swatches of fabric, as a backdrop for some of his photographs. The patterns seem to absorb and reflect the objects on top of them, their colors apparently mutating along with rotting vegetables and growing seeds. The result is a still life of messy hybridity and striking beauty. It might seem odd to title an essay about ideas of endlessness with a temporal bracketing: three months and one day. Yet time is a powerful and inevitable overseer of this work. Hewitt’s improvisation depends on reproduction, regurgitation, and continual transformation. As each step forward depends on what has come before, the past, present, and future merge, becoming interdependent and ultimately indistinguishable. Where Seed Stage goes next is equally diffuse. The food gets eaten or composted, the jars and appliances salvaged or reshelved in his studio for the next time, and the photographs preserved as a record of transience. Possibility lies in seeing the parts and the whole as they truly are: open-ended. Tina Kukielski senior curatorial assistant

Corin Hewitt (b. 1971) was born in Vermont and now divides his time between there and New York. He holds a BA from Oberlin College, Ohio, and attended the Staatliche Akademie der Bildenden Kunste, Karlsruhe, and the Skowhegan School of Painting and Sculpture, Maine, before receiving his MFA from the Milton Avery School of the Arts at Bard College in 2007. Hewitt has exhibited throughout the United States and Europe. His work is in public collections, including the Whitney and the Astrup Fearnley Museum in Oslo. Cover and inserts: These process images were taken at the artist’s home and studio in East Corinth, Vermont, from June–August 2008. Photographs by Corin Hewitt and Molly McFadden. THE CONTEMPORARY SERIES Whitney Museum of American Art 945 Madison Ave at 75th Street New York, NY 10021 Support for this exhibition is provided by Judi Roaman, Oliver Kamm, Suzanne Feldman, and Taxter & Spengmann. Special thanks to Build it Green! NYC
© 2008 Whitney Museum of American Art

into a still-life composition, for example, or using an inkjet print as a placemat for food. Such layering, reminiscent of the workings of the compost, offers new and sometimes disturbing visions of the familiar. “The enemy is a mode of seeing which thinks it knows in advance what is worth looking at and what is not: against that, the image presents the constant surprise of things seen for the first time,” Hewitt writes about such transformations. Another tool of special significance in Seed Stage is the color chart. Computer printouts of the spectrum run along the top perimeter of the room, a reminder of the possibility of completing the total visual experience. Below, neutral, inorganic grays and browns, created by mixing together old batches of discarded designer paint and decomposing organic matter, are applied to the compost bin, stage platform, and stairs. Their sharp juxtaposition against the rich color of the vegetables and the artificial palette of the Plasticine serves as a metaphor for a relationship that underpins much of Hewitt’s work—that of the part to the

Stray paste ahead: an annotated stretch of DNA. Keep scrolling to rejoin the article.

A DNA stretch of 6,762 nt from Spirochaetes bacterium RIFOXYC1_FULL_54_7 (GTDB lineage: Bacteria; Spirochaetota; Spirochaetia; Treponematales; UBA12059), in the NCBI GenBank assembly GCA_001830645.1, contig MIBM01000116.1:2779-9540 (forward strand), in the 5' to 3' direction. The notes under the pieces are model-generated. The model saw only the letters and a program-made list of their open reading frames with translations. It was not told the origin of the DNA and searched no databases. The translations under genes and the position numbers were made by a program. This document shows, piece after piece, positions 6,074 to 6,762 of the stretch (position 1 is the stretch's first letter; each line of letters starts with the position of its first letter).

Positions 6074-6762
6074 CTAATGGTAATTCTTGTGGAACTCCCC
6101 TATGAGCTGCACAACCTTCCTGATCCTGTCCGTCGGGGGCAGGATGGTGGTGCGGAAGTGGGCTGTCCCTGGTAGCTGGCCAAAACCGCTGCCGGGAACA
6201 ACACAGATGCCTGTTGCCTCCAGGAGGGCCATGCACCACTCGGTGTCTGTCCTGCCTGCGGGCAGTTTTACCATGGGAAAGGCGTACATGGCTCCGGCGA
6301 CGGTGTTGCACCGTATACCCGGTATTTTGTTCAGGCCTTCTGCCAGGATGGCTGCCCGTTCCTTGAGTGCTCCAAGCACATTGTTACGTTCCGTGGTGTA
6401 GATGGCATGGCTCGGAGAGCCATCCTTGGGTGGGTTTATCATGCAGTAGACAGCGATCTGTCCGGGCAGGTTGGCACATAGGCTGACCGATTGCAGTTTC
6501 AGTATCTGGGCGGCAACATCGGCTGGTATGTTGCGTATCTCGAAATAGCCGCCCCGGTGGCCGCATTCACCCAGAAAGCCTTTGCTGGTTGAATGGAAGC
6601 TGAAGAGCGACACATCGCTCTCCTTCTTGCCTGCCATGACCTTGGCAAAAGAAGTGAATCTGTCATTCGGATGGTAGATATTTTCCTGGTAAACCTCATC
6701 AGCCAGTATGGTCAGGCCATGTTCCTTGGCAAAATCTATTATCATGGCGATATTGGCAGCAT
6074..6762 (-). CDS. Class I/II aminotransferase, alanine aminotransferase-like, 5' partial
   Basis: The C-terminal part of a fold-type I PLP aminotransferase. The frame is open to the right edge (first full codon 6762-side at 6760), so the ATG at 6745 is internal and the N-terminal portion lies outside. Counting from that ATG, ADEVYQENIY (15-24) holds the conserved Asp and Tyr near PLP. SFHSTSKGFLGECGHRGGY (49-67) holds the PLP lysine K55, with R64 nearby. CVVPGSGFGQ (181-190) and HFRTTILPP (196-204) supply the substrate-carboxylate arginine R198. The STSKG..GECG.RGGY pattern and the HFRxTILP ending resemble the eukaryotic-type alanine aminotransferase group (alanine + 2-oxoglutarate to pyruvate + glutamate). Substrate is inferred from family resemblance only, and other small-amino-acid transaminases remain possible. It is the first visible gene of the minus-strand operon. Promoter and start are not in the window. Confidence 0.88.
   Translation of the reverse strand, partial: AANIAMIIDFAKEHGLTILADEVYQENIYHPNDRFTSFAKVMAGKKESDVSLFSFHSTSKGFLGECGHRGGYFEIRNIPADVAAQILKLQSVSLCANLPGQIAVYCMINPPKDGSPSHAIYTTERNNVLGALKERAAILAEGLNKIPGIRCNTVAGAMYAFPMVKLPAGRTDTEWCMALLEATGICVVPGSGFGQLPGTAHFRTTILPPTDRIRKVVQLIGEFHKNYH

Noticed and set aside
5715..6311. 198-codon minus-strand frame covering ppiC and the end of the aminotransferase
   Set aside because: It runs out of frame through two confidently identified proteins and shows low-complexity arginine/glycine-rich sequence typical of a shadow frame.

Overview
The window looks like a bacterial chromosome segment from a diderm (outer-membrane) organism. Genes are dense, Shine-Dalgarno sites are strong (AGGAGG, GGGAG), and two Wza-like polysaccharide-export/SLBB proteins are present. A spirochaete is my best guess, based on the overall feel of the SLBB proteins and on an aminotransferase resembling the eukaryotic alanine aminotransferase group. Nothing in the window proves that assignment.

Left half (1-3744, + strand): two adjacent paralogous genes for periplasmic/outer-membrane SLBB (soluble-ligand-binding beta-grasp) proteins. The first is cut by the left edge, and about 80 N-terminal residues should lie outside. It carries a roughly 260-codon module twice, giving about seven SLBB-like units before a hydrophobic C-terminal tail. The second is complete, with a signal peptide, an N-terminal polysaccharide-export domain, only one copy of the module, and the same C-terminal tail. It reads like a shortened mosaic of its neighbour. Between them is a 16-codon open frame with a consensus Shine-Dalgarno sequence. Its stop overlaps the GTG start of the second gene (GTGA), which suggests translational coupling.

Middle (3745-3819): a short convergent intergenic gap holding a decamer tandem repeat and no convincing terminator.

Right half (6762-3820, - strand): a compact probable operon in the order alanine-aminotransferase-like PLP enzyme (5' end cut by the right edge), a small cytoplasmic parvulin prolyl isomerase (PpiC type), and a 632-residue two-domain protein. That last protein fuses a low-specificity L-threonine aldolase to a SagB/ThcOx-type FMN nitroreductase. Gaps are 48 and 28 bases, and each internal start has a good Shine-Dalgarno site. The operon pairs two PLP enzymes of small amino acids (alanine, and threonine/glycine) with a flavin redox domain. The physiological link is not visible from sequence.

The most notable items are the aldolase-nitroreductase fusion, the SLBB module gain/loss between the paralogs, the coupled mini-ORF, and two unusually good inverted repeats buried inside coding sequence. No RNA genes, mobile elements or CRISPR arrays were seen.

whole. Hewitt also uses plaid, printed from his laptop or found in discarded swatches of fabric, as a backdrop for some of his photographs. The patterns seem to absorb and reflect the objects on top of them, their colors apparently mutating along with rotting vegetables and growing seeds. The result is a still life of messy hybridity and striking beauty. It might seem odd to title an essay about ideas of endlessness with a temporal bracketing: three months and one day. Yet time is a powerful and inevitable overseer of this work. Hewitt’s improvisation depends on reproduction, regurgitation, and continual transformation. As each step forward depends on what has come before, the past, present, and future merge, becoming interdependent and ultimately indistinguishable. Where Seed Stage goes next is equally diffuse. The food gets eaten or composted, the jars and appliances salvaged or reshelved in his studio for the next time, and the photographs preserved as a record of transience. Possibility lies in seeing the parts and the whole as they truly are: open-ended. Tina Kukielski senior curatorial assistant

Corin Hewitt (b. 1971) was born in Vermont and now divides his time between there and New York. He holds a BA from Oberlin College, Ohio, and attended the Staatliche Akademie der Bildenden Kunste, Karlsruhe, and the Skowhegan School of Painting and Sculpture, Maine, before receiving his MFA from the Milton Avery School of the Arts at Bard College in 2007. Hewitt has exhibited throughout the United States and Europe. His work is in public collections, including the Whitney and the Astrup Fearnley Museum in Oslo. Cover and inserts: These process images were taken at the artist’s home and studio in East Corinth, Vermont, from June–August 2008. Photographs by Corin Hewitt and Molly McFadden. THE CONTEMPORARY SERIES Whitney Museum of American Art 945 Madison Ave at 75th Street New York, NY 10021 Support for this exhibition is provided by Judi Roaman, Oliver Kamm, Suzanne Feldman, and Taxter & Spengmann. Special thanks to Build it Green! NYC
© 2008 Whitney Museum of American Art

Sign up to vote on this title
UsefulNot useful